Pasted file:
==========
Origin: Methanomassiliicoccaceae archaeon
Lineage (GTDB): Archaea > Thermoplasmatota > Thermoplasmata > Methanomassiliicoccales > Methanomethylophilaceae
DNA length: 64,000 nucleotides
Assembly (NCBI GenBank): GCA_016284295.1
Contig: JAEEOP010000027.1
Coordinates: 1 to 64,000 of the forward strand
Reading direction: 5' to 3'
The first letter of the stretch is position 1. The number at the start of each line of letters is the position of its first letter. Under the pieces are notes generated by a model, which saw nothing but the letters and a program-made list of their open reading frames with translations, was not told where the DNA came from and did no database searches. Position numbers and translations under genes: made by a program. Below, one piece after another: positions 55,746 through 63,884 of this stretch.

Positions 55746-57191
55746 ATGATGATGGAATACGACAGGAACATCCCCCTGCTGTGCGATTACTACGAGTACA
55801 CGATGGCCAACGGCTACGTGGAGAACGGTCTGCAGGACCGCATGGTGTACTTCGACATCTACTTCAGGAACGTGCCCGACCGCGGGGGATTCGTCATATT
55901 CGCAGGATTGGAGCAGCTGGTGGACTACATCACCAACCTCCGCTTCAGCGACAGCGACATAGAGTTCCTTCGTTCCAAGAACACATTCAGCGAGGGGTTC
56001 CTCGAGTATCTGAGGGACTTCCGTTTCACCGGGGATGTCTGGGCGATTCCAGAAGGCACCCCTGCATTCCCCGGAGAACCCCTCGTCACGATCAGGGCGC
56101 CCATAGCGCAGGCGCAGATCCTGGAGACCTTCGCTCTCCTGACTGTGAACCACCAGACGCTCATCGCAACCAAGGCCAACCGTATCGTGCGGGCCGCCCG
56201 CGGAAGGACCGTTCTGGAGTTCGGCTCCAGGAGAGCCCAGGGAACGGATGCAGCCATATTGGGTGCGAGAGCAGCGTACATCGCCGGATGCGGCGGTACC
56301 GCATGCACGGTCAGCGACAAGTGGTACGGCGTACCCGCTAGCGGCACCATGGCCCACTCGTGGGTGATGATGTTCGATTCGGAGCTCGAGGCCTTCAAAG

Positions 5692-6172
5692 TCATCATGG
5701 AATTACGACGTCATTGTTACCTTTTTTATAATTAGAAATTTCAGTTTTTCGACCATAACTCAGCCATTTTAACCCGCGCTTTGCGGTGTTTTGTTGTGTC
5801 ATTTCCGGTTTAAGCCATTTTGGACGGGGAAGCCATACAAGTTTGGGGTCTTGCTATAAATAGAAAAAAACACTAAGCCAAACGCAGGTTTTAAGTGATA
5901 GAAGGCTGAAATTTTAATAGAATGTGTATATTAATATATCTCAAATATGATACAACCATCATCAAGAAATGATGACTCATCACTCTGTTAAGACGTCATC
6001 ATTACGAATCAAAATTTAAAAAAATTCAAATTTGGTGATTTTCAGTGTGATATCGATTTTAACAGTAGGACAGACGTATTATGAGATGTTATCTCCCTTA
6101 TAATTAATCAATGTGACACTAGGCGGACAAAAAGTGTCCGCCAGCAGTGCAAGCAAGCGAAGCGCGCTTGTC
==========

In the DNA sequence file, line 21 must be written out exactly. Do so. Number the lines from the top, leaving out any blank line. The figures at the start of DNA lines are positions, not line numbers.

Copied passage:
5901 GAAGGCTGAAATTTTAATAGAATGTGTATATTAATATATCTCAAATATGATACAACCATCATCAAGAAATGATGACTCATCACTCTGTTAAGACGTCATC